For the breeders involved in the project, this is invaluable information. They use the data for phenotyping – the process of surveying a crop's external traits to determine which plants are selected for breeding. Farmers have employed phenotyping for over 10,000 years, but the work being done by Stefan Gerth and his team has shone a light on previously hidden traits for the first time.
Gerth's technology is already in the application stage, in the form of a CT scanner that X-rays flowerpots in the greenhouse one by one, in a fully automated process. In China, the technology is being used for potato breeding, while projects in the US and Australia focus on maize and heat-resistant wheat respectively.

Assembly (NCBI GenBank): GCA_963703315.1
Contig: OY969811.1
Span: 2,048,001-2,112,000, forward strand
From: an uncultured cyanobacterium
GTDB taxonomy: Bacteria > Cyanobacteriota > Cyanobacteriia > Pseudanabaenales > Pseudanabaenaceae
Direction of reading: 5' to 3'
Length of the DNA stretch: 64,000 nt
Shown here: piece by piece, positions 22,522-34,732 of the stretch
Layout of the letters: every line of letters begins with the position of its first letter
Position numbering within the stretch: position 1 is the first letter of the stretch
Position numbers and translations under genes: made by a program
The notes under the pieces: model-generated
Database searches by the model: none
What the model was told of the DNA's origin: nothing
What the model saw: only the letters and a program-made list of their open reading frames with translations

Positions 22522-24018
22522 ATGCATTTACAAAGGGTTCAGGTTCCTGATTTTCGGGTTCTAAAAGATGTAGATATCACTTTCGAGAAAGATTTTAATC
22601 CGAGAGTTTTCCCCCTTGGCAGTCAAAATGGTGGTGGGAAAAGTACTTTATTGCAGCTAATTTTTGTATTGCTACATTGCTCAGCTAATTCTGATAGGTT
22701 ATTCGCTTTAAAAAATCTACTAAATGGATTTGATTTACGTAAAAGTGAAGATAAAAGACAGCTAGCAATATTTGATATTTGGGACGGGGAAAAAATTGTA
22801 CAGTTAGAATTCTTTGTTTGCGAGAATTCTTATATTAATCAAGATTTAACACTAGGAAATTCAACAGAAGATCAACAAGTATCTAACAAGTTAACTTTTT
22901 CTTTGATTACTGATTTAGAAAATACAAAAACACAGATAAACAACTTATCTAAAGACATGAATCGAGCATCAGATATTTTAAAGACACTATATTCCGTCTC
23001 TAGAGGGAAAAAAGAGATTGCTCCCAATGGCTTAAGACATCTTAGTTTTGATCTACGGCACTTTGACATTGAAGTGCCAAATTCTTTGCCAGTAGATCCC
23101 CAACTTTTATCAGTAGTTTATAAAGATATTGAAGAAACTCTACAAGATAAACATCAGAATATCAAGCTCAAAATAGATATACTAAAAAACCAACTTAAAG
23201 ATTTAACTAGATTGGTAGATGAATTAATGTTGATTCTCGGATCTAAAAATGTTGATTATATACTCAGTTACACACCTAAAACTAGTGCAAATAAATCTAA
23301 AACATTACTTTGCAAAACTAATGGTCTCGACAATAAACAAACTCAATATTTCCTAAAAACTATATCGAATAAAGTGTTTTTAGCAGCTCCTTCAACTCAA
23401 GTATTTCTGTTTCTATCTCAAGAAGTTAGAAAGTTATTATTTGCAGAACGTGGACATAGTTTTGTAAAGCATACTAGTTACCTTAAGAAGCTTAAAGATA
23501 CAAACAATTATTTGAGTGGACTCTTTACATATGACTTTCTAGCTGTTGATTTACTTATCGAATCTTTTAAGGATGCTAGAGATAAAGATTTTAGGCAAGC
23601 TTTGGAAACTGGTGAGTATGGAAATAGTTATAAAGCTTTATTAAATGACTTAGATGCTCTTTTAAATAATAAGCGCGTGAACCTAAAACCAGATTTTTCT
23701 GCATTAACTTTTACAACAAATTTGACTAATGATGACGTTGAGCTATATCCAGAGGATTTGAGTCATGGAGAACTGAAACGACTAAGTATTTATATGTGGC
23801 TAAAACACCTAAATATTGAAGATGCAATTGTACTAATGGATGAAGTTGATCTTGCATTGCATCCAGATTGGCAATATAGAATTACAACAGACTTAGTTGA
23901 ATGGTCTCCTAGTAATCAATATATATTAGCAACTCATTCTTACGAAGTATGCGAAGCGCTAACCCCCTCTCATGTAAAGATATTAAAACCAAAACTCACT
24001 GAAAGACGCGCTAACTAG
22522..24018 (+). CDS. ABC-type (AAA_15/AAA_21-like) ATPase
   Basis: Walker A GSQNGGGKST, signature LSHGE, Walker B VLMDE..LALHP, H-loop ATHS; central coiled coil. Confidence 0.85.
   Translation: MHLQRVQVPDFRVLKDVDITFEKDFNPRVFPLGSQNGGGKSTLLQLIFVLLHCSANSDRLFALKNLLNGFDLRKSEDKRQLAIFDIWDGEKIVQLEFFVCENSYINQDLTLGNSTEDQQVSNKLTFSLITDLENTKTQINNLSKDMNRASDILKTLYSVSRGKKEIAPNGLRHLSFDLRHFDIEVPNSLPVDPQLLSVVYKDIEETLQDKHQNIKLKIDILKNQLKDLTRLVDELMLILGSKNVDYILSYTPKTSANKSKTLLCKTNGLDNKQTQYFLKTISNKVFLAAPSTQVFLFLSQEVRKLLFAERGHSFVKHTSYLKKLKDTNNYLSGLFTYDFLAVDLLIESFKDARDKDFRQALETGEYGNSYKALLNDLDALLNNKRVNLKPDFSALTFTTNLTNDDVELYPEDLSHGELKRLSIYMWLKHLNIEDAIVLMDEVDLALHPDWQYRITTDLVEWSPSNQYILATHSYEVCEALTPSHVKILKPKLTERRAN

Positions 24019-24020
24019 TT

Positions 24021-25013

When it comes to wheat, Gerth is more interested in ears than roots. "From the outside, there is no way of telling how many grains of wheat a given ear contains," Gerth explains. Until now, this meant that breeders had to thresh each ear individually in order to count the grains. With the automated CT system from the Fraunhofer IIS Development Center for X-Ray Technology, thousands of ears can now be examined for a wide range of traits in a very short time.